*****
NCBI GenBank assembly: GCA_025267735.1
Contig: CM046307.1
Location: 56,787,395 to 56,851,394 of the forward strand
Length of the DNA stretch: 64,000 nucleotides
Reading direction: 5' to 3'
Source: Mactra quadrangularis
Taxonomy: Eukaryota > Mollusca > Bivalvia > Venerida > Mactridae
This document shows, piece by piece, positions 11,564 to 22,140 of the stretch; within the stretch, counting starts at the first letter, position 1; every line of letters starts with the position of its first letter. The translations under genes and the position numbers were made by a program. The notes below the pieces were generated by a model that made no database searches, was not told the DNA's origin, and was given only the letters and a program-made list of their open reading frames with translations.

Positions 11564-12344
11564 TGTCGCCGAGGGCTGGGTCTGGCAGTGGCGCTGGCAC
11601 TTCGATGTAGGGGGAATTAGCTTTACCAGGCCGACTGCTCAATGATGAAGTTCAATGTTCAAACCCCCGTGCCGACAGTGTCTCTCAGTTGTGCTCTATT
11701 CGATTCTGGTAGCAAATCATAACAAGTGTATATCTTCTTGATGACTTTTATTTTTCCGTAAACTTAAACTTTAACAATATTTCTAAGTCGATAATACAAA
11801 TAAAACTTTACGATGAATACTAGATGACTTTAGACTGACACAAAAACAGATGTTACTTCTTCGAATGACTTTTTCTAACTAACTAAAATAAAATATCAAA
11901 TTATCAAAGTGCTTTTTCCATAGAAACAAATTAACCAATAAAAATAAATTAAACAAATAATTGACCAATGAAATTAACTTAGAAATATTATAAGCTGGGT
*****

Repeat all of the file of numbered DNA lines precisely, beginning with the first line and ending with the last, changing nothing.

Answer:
NCBI GenBank assembly: GCA_025267735.1
Contig: CM046307.1
Location: 56,787,395 to 56,851,394 of the forward strand
Length of the DNA stretch: 64,000 nucleotides
Reading direction: 5' to 3'
Source: Mactra quadrangularis
Taxonomy: Eukaryota > Mollusca > Bivalvia > Venerida > Mactridae
This document shows, piece by piece, positions 11,564 to 22,140 of the stretch; within the stretch, counting starts at the first letter, position 1; every line of letters starts with the position of its first letter. The translations under genes and the position numbers were made by a program. The notes below the pieces were generated by a model that made no database searches, was not told the DNA's origin, and was given only the letters and a program-made list of their open reading frames with translations.

Positions 11564-12344
11564 TGTCGCCGAGGGCTGGGTCTGGCAGTGGCGCTGGCAC
11601 TTCGATGTAGGGGGAATTAGCTTTACCAGGCCGACTGCTCAATGATGAAGTTCAATGTTCAAACCCCCGTGCCGACAGTGTCTCTCAGTTGTGCTCTATT
11701 CGATTCTGGTAGCAAATCATAACAAGTGTATATCTTCTTGATGACTTTTATTTTTCCGTAAACTTAAACTTTAACAATATTTCTAAGTCGATAATACAAA
11801 TAAAACTTTACGATGAATACTAGATGACTTTAGACTGACACAAAAACAGATGTTACTTCTTCGAATGACTTTTTCTAACTAACTAAAATAAAATATCAAA
11901 TTATCAAAGTGCTTTTTCCATAGAAACAAATTAACCAATAAAAATAAATTAAACAAATAATTGACCAATGAAATTAACTTAGAAATATTATAAGCTGGGT